The Bill is not an end in itself; it is a tool to promote the wider uptake of social value. Like the English Social Value Act, 2012, and the Scottish Procurement Reform Act, 2014, the Bill encourages a new way of thinking that involves looking beyond the price of each contract by considering the collective benefit to a community. The contracting authority must ‘think and rethink’ what it is procuring and how it could achieve social benefits to that authority’s functional area, before it issues any contract notice. The contracting authorities should do so as the outcomes are worth it and it can make a great difference to people, to service delivery and to the bottom line. For example, a county council might have to procure the supply of milk to local schools. After having considered how this procurement could benefit the wider community, this county council could widen the scope of the supply contract to include the provision of lessons on healthy living to the students of the local schools. This scope increase, and the inclusion of a community benefit award criterion in the scoring matrix, could incentivise tenderers to use the long-term unemployed (after some internal training) to provide the lessons. As such, the county council will not only have addressed the supply of milk, but would also have decreased the number of unemployed people; this is more value for money than the milk alone.

The Bill, rightly I believe, does not define “social value”. This term is to remain a permissive concept that can continue to develop through effective consultation, imaginative commissioning, and creative suppliers’ design; all demonstrative of the ability to “think outside of the box”. This does not mean that the language in the draft Bill cannot be improved. One criticism of the draft language in the Bill is that the authors may create some confusion in their use of the terms “social value” and “community benefit” interchangeably. It is best to use the broadest possible term and to use it consistently throughout.

To deliver societal value in public procurement, such values should be woven through each stage of procurement; not only at the final stage of tendering. These values must infiltrate the process from start (prior to the publication of any contract notice) to finish (to include contract monitoring). It should not be a contractual afterthought. The Bill would need some amendment to reflect this. Having practiced in public procurement in Ireland for over a decade, I anticipate some potential issues in adapting to this new playing field. One major bugbear for contracting authorities will be measuring and quantifying the social outcome they are seeking, so as to incorporate this into a scoring matrix. Contracting authorities could note the UK website which provides invaluable information and insight into the outcomes of social values for public bodies. The authors of the Bill could consider the introduction of a similar website in Ireland. When assessing the social lifecycle cost, contracting authorities could also consider the Guidelines for Social Life Cycle Assessment of Products, drafted by the United Nations Environment Programme. Such pre-existing methodologies assist by going beyond the initial price and delving into the life cycle costs, such as the maintenance and the end of life management costs.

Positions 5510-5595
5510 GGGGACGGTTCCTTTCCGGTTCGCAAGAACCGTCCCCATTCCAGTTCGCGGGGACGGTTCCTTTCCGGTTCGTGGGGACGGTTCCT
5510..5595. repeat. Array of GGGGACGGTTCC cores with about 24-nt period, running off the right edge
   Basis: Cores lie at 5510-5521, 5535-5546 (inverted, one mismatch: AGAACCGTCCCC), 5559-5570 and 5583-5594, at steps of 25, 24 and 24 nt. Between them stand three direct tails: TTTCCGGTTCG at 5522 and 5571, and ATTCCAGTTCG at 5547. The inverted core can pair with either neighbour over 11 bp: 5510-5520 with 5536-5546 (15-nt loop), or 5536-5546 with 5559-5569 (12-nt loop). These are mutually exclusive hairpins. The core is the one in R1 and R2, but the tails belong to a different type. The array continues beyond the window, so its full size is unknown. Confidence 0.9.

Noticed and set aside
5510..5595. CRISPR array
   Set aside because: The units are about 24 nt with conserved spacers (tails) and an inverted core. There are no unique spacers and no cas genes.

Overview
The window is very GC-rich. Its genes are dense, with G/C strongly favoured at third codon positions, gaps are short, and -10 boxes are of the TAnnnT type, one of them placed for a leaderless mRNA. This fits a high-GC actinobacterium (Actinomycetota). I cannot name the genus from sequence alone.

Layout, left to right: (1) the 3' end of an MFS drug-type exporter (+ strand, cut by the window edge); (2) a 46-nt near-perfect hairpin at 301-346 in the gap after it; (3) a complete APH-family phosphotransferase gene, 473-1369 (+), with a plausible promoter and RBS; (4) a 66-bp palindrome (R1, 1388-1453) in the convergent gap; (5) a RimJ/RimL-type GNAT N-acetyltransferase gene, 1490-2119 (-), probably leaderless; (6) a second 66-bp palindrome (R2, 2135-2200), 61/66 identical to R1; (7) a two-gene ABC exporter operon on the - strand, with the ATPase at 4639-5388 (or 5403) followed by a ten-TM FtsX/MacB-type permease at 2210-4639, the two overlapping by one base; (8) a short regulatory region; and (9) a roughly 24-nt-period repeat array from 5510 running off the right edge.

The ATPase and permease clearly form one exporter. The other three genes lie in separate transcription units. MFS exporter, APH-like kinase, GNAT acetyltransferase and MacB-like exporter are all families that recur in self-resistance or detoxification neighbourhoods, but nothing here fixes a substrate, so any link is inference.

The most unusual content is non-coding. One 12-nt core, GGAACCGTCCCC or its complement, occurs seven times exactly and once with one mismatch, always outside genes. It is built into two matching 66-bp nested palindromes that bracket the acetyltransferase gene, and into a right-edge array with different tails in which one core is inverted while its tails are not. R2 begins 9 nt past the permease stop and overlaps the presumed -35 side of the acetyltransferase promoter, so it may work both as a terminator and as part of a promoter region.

Admittedly, this is complex. This is where the EU Eco-label could assist. Indeed, the procurement directives accept such labels as proof that what is proposed meets the requested social characteristics. Unfortunately, unlike Italy and France, Ireland has been unsuccessful in implementing many such labels. These failures are due to lack of resources provided by the Government to the National Standards Authority Ireland (the “NSAI”) to facilitate such Eco-labels. The authors of the Public Services and Procurement Bill could increase the success of their social goal by increasing the NSAI funding of the Eco-label scheme. Social value criteria linked to Eco-labels are widely used in Italy and France, and provide clear benefits and improve national procurement in a legally acceptable and clever fashion. We have a significant opportunity now to legislate intelligently to increase social benefits in Ireland. I welcome the new Public Services and Procurement Bill as a smart legislative decision, and encourage our lawmakers to avail of this opportunity in the fullest sense.